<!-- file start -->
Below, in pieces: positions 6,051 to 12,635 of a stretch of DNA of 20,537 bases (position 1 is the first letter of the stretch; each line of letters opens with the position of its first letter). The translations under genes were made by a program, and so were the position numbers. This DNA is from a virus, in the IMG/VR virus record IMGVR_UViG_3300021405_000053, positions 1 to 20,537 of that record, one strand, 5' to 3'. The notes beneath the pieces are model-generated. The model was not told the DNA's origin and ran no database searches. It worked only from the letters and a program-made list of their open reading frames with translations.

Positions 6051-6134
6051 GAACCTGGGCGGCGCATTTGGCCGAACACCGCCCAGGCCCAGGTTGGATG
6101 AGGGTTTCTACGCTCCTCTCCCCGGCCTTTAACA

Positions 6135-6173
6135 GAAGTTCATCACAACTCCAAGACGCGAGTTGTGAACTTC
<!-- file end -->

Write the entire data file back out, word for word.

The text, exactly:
Below, in pieces: positions 6,051 to 12,635 of a stretch of DNA of 20,537 bases (position 1 is the first letter of the stretch; each line of letters opens with the position of its first letter). The translations under genes were made by a program, and so were the position numbers. This DNA is from a virus, in the IMG/VR virus record IMGVR_UViG_3300021405_000053, positions 1 to 20,537 of that record, one strand, 5' to 3'. The notes beneath the pieces are model-generated. The model was not told the DNA's origin and ran no database searches. It worked only from the letters and a program-made list of their open reading frames with translations.

Positions 6051-6134
6051 GAACCTGGGCGGCGCATTTGGCCGAACACCGCCCAGGCCCAGGTTGGATG
6101 AGGGTTTCTACGCTCCTCTCCCCGGCCTTTAACA

Positions 6135-6173
6135 GAAGTTCATCACAACTCCAAGACGCGAGTTGTGAACTTC